Saturday 28 March; Earth Hour - turn off the electric lights and gadgets for an hour from 8.30pm-9.30pm wherever you are in the world. For more details visit: http://www.earthhour.org/

Saturday 28 - Sunday 29 March; Leaping Hare convention 2015. Talks and workshops by Karen Cater, Wassailing; Joanna van der Hoeven, Nemetona, Goddess of the Grove, Nimue Brown, Spirits of Place. Also storytelling, drumming and ritual. More details: http://www.freewebs.com/leapinghare/

Sunday 29 March; Cross Bones Guided Walk with John Constable. Meet at Tabard Street, London SE1 1JA, in the pedestrian area between St George The Martyr church and Crossbones Gardens at 1.45pm for 2pm start (note, British Summer Time). Nearest tube: Borough. Tickets: £9/£8 concessions. Advance booking http://www.wegottickets.com/event/312051 or pay on the day at 1.45pm.

Sunday 29 March; The Kith of Yggdrasil Pub Moot- Fiona Mackenzie will be talking on Seidr, the first Seeress, and the Oseberg Gythia. Venue: The Horseshoe Inn, 26 Melior Street, London SE1 3QP. Time: 2pm-5pm. For more details email Phil at thekithofyggdrasil@hotmail.co.uk.

Sunday 29 March; Creating Personal Mythology. Lecture by Ken Rees. Venue: Theosophical Society, 50 Gloucester Place, London W1U 8EA. Starts at 2pm. Tickets: £15, £10 concessions, £7 TS members. http://www.theosophicalsociety.org.uk

Sunday 29 March; The Wisdom Teaching of the Upanishads. Talk by Bhupendra Vora. Venue: Theosophical Society, 50 Gloucester Place, London W1U 8EA. Starts at 6pm. Tickets: £7, £5 concessions, £4 TS members http://www.theosophicalsociety.org.uk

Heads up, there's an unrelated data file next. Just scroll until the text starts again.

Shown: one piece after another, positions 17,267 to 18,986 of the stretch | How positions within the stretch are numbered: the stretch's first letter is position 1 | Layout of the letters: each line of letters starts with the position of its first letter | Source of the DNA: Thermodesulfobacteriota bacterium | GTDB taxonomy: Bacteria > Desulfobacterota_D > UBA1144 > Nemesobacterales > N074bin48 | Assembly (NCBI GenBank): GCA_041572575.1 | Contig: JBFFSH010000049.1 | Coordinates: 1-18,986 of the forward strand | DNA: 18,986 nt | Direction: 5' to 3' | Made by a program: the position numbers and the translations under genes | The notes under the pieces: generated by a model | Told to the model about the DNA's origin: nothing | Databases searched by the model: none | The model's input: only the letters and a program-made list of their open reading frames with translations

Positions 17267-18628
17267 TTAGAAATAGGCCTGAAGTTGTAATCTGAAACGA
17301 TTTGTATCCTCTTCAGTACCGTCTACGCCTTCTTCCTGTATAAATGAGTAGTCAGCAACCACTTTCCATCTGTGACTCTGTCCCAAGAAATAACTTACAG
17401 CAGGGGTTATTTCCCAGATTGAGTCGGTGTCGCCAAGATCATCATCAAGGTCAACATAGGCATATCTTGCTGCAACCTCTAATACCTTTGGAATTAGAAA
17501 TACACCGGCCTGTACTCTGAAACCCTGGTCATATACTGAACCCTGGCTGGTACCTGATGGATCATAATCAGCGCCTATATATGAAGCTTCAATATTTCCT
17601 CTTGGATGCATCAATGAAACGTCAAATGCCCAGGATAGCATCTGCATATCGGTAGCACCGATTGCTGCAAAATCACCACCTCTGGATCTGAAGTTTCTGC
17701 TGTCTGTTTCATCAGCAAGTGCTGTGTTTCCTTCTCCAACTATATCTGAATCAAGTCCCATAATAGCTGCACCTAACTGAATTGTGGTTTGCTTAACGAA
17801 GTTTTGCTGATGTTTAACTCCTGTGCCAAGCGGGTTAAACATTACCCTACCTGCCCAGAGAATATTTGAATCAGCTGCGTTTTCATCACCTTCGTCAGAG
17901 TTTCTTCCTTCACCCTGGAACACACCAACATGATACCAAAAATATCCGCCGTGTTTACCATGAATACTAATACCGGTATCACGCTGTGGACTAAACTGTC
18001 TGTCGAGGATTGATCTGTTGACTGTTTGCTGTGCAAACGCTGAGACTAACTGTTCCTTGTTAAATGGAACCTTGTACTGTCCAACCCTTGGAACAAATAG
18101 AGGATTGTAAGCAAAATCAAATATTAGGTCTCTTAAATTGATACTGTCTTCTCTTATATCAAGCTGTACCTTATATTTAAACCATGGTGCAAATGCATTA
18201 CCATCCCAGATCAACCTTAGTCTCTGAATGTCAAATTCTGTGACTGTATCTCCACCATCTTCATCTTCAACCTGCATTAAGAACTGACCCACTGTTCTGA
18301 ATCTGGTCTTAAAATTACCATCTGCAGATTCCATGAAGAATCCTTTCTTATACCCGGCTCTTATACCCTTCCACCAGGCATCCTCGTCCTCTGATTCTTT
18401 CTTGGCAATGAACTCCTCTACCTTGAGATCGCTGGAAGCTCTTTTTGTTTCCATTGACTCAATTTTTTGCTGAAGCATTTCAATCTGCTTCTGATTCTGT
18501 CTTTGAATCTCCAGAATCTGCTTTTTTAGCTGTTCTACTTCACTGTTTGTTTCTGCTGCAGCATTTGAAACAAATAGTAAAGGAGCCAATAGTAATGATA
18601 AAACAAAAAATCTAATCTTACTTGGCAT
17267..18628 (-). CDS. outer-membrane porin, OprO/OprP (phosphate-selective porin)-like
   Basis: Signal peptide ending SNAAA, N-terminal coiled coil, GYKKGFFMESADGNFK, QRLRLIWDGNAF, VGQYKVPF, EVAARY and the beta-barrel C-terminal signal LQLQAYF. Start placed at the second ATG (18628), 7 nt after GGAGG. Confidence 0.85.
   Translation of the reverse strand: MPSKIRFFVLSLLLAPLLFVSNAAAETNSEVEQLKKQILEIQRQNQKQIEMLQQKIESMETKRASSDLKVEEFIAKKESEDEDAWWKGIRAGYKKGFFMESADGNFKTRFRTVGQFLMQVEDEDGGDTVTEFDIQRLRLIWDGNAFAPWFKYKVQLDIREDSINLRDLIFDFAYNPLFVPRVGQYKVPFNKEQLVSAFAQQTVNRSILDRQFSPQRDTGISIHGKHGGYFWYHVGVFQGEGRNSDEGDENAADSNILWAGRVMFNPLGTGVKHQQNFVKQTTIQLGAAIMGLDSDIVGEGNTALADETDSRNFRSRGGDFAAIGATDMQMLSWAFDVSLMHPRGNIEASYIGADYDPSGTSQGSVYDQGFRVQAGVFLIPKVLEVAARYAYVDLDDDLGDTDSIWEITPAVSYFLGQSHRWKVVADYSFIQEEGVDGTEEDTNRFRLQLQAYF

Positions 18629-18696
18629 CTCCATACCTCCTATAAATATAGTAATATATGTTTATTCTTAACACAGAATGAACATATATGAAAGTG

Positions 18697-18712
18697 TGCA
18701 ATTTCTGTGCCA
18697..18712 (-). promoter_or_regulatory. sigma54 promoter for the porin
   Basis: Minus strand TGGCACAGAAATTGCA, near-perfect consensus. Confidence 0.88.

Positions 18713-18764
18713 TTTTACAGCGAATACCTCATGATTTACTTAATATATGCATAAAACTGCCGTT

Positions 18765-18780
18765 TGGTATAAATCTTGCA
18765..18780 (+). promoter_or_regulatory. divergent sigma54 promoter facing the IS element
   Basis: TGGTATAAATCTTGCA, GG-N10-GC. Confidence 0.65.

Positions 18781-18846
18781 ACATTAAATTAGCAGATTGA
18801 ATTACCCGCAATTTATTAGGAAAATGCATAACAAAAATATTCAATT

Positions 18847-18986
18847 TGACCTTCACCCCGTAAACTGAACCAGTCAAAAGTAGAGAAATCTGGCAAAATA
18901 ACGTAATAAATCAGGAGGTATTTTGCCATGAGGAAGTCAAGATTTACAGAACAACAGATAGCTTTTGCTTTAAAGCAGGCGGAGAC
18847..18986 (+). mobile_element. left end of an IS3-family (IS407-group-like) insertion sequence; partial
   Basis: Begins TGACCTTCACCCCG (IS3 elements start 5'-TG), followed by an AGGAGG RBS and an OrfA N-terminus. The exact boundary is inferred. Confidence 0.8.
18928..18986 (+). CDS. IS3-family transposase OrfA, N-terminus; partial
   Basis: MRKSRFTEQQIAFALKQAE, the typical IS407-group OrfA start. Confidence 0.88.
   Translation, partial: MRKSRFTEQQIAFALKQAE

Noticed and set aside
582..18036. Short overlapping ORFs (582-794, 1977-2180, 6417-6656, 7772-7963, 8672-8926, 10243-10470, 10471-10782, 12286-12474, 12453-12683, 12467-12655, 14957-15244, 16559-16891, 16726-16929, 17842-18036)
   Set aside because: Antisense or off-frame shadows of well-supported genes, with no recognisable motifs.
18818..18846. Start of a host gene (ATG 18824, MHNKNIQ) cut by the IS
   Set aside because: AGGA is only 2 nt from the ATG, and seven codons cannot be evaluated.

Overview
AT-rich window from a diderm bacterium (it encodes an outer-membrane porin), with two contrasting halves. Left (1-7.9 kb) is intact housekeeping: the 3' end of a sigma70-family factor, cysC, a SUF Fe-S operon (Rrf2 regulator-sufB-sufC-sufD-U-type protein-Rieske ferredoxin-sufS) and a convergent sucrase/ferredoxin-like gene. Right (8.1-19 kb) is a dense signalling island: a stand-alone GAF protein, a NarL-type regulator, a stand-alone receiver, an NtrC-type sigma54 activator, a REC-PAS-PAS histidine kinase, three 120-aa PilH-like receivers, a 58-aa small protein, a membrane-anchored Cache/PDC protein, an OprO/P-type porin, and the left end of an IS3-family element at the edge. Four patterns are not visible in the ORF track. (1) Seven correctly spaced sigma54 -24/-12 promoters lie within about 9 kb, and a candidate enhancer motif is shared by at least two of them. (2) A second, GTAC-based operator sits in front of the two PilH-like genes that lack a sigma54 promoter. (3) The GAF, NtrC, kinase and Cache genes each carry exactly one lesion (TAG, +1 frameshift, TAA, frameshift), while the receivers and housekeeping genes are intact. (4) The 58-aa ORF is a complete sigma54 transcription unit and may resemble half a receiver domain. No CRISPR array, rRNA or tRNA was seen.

Monday 30 March; Tarot Meditation: Justice, with Marysia Kolodziej. Venue: Treadwells, 33 Store Street, Bloomsbury, London WC1E 7BS. Time: 7.15pm for 7.30pm start. Tickets £10. Advance booking required. Call 0207 419 8507. For further details: info@treadwells-london.com http://www.treadwells-london.com/

Tuesday 31 March; Sound Meditation. Venue: Goose Green Clinic, 57 East Dulwich Road, London SE22 9AP. Time: 10.45am. Cost: £10. More information and booking: http://www.meetup.com/Holistic-SoundBath-Meditation-Summoning-The-Sacred-Dulwich/

Tuesday 31 March; Chertsey Moot. A social moot held on the last Tuesday of the month at the Golden Grove pub, Ruxbury Road, St Annes Hill, Chertsey, Surrey, KT16 9EN. All welcome. From 8pm to 11pm. For more details, email: sian_ap_pysgotwr@yahoo.co.uk

Tuesday 31 March; Wicca: Another little social evening hosted by Wiccan High Priestess Caroline Westbury.. South London Wicca Meetup meeting at Imperial Durbar, 14 Trinity Road, Tooting Bec, SW17 7RE. Start time 7pm. Free but you must reserve a place in advance. Details at: http://www.meetup.com/South-London-Wicca-Meetup/

Wednesday, 1 April; The Witches' Inn. Pagan moot at The Feathers Hotel, 42 High St, Merstham, Redhill, Surrey RH1 3EA. Starts at 8pm. Moots are on the first Wednesday of each month. https://www.facebook.com/pages/The-Witches-Inn/1568424150049437

Thursday 2 April; Change Your Mind, Heal Your Body.Talk and book signing by Anna Parkinson at Watkins Books, 19-21 Cecil Court, London WC2N 4EZ. Time: 6.30pm. Free event. For more details Tel 020 7836 2182 or visit the website http://www.watkinsbooks.com/

Friday, 3 April; Sacred Walks and The Kingston Zodiac Adventure - walking Aries in the The Kingston Zodiac. Meet in the car park of Hounslow Heath, Off the Staines Road, Hounslow TW4 5ABL at noon. Walk takes about 2 hours. Cost £10/£5, advance booking required: http://www.meetup.com/Sacred-Walks-Kingston-Zodiac-Adventure/

Sunday 5 April; Mythic and Legendary London Guided Walk with Caroline Wise. Meet at a location near the Strand. Time: 1pm-4.30pm. Wear suitable shoes and raincoat/umbrella. Cost: £15. To reserve a place and get details of the meeting point, email starofelen@gmail.com.

The information above is correct to the best of my knowledge, but I do not organise any of these events and am not responsible for them. If you spot anything that needs changing or know of any other pagan events that you would like to see listed, please email badwitch1234@gmail.com